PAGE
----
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Can Domestic Institutions Explain Exchange Rate Regime Choice? The Political Economy of Monetary Institutions Reconsidered

  • Beth Simmons

    (Harvard University)

  • Jens Hainmueller

    (Harvard University)

Recent articles in International Organization and elsewhere have explored the role of domestic institutions in shaping exchange rate regime choice. These articles use some variation on the information reported by governments to the International Monetary Fund as their dependent variable. Even more recently, new data have become available that reflect actual (de facto) rather than declaratory (de jure) policies with respect to exchange rate regimes. The findings of the domestic institutionalists are significantly weakened, and in some cases reversed, when this more appropriate measure is used to test their claims. These tests cast doubt on whether a domestic institutional focus is the most fruitful way to study exchange rate regimes.

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File URL: http://econwpa.repec.org/eps/if/papers/0505/0505011.pdf
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Paper provided by EconWPA in its series International Finance with number 0505011.

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Length: 37 pages
Date of creation: 19 May 2005
Date of revision:
Handle: RePEc:wpa:wuwpif:0505011
Note: Type of Document - pdf; pages: 37
Contact details of provider: Web page: http://econwpa.repec.org

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  1. Masson, Paul R., 2001. "Exchange rate regime transitions," Journal of Development Economics, Elsevier, vol. 64(2), pages 571-586, April.
  2. Aasim M. Husain & Ashoka Mody & Nienke Oomes & Robin Brooks & Kenneth Rogoff, 2003. "Evolution and Performance of Exchange Rate Regimes," IMF Working Papers 03/243, International Monetary Fund.
  3. Atish R. Ghosh & Anne-Marie Gulde & Jonathan D. Ostry & Holger C. Wolf, 1997. "Does The Nominal Exchange Rate Regime Matter?," Working Papers 97-09, New York University, Leonard N. Stern School of Business, Department of Economics.
  4. Broz, J. Lawrence, 2002. "Political System Transparency and Monetary Commitment Regimes," International Organization, Cambridge University Press, vol. 56(04), pages 861-887, September.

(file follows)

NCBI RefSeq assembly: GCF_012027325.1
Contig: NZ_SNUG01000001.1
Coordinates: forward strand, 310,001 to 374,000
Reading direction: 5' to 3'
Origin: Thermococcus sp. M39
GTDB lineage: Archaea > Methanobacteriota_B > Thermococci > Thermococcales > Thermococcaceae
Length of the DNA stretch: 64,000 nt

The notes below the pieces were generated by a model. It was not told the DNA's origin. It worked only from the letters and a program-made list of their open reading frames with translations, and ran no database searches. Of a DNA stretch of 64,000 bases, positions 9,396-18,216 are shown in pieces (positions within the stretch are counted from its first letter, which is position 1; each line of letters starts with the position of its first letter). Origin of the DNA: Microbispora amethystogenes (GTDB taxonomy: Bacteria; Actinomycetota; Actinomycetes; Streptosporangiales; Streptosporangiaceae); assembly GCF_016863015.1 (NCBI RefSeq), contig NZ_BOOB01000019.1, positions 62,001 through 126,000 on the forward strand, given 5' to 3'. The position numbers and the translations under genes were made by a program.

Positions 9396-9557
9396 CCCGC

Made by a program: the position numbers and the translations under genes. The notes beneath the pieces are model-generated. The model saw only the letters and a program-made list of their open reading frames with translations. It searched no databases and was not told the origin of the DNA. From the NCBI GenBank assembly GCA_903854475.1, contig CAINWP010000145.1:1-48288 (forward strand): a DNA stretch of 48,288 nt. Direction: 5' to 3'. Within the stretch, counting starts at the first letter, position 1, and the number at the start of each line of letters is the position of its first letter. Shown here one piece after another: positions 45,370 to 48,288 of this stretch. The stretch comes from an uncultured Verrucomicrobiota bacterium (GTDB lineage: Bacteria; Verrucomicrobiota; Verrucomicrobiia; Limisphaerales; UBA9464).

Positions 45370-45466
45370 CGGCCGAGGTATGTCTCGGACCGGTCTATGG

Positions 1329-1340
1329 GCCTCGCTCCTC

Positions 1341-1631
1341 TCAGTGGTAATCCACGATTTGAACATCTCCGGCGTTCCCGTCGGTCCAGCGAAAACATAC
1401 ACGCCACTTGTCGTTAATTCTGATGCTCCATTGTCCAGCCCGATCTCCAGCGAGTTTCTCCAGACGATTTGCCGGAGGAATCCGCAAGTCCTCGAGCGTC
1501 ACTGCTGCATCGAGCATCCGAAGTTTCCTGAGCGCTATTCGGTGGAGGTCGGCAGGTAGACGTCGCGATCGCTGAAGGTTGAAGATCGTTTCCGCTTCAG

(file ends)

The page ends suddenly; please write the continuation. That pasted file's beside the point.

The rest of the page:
5. Reinhart, Carmen & Rogoff, Kenneth, 2004. "The modern history of exchange rate arrangements: A reinterpretation," MPRA Paper 14070, University Library of Munich, Germany.
  6. Levy, Jack S., 1994. "Learning and foreign policy: sweeping a conceptual minefield," International Organization, Cambridge University Press, vol. 48(02), pages 279-312, March.
  7. Yohane Khamfula, 1998. "Influence of social learning on exchange rate policy in developing countries:a preliminary finding," Applied Economics, Taylor & Francis Journals, vol. 30(5), pages 697-704.
  8. Reinhart, Carmen & Calvo, Guillermo, 2002. "Fear of floating," MPRA Paper 14000, University Library of Munich, Germany.
  9. Hallerberg, Mark, 2002. "Veto Players and the Choice of Monetary Institutions," International Organization, Cambridge University Press, vol. 56(04), pages 775-802, September.
  10. Eduardo Levy-Yeyati & Federico Sturzenegger, 2003. "To Float or to Fix: Evidence on the Impact of Exchange Rate Regimes on Growth," American Economic Review, American Economic Association, vol. 93(4), pages 1173-1193, September.
  11. Gale, Douglas & Kariv, Shachar, 2003. "Bayesian learning in social networks," Games and Economic Behavior, Elsevier, vol. 45(2), pages 329-346, November.
  12. Christopher M. Meissner, 2002. "A New World Order: Explaining the Emergence of the Classical Gold Standard," NBER Working Papers 9233, National Bureau of Economic Research, Inc.
  13. Bernhard, William & Leblang, David, 1999. "Democratic Institutions and Exchange-rate Commitments," International Organization, Cambridge University Press, vol. 53(01), pages 71-97, December.
  14. Atish R. Ghosh & Anne-Marie Gulde & Holger C. Wolf, 2003. "Exchange Rate Regimes: Choices and Consequences," MIT Press Books, The MIT Press, edition 1, volume 1, number 0262072408, June.
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